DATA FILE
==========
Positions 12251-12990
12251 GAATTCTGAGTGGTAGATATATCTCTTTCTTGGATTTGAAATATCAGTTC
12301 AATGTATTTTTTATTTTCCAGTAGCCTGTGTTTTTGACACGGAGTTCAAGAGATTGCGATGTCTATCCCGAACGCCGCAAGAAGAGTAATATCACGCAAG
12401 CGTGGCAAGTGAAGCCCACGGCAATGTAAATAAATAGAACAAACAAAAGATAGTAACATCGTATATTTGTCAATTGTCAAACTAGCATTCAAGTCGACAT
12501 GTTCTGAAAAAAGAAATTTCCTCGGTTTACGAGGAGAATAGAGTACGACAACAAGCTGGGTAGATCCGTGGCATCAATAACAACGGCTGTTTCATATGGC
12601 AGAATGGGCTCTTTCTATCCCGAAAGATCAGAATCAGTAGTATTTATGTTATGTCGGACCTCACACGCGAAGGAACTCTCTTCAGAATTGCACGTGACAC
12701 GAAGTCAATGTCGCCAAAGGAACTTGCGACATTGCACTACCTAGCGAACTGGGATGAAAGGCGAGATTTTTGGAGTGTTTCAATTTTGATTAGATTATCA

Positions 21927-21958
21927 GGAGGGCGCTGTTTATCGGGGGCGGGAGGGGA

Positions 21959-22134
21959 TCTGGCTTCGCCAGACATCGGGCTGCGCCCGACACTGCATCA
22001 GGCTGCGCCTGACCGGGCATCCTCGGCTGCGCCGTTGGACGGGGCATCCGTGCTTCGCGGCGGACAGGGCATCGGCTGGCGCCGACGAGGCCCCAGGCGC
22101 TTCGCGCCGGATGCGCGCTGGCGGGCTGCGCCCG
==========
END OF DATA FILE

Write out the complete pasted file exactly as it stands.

Positions 12251-12990
12251 GAATTCTGAGTGGTAGATATATCTCTTTCTTGGATTTGAAATATCAGTTC
12301 AATGTATTTTTTATTTTCCAGTAGCCTGTGTTTTTGACACGGAGTTCAAGAGATTGCGATGTCTATCCCGAACGCCGCAAGAAGAGTAATATCACGCAAG
12401 CGTGGCAAGTGAAGCCCACGGCAATGTAAATAAATAGAACAAACAAAAGATAGTAACATCGTATATTTGTCAATTGTCAAACTAGCATTCAAGTCGACAT
12501 GTTCTGAAAAAAGAAATTTCCTCGGTTTACGAGGAGAATAGAGTACGACAACAAGCTGGGTAGATCCGTGGCATCAATAACAACGGCTGTTTCATATGGC
12601 AGAATGGGCTCTTTCTATCCCGAAAGATCAGAATCAGTAGTATTTATGTTATGTCGGACCTCACACGCGAAGGAACTCTCTTCAGAATTGCACGTGACAC
12701 GAAGTCAATGTCGCCAAAGGAACTTGCGACATTGCACTACCTAGCGAACTGGGATGAAAGGCGAGATTTTTGGAGTGTTTCAATTTTGATTAGATTATCA

Positions 21927-21958
21927 GGAGGGCGCTGTTTATCGGGGGCGGGAGGGGA

Positions 21959-22134
21959 TCTGGCTTCGCCAGACATCGGGCTGCGCCCGACACTGCATCA
22001 GGCTGCGCCTGACCGGGCATCCTCGGCTGCGCCGTTGGACGGGGCATCCGTGCTTCGCGGCGGACAGGGCATCGGCTGGCGCCGACGAGGCCCCAGGCGC
22101 TTCGCGCCGGATGCGCGCTGGCGGGCTGCGCCCG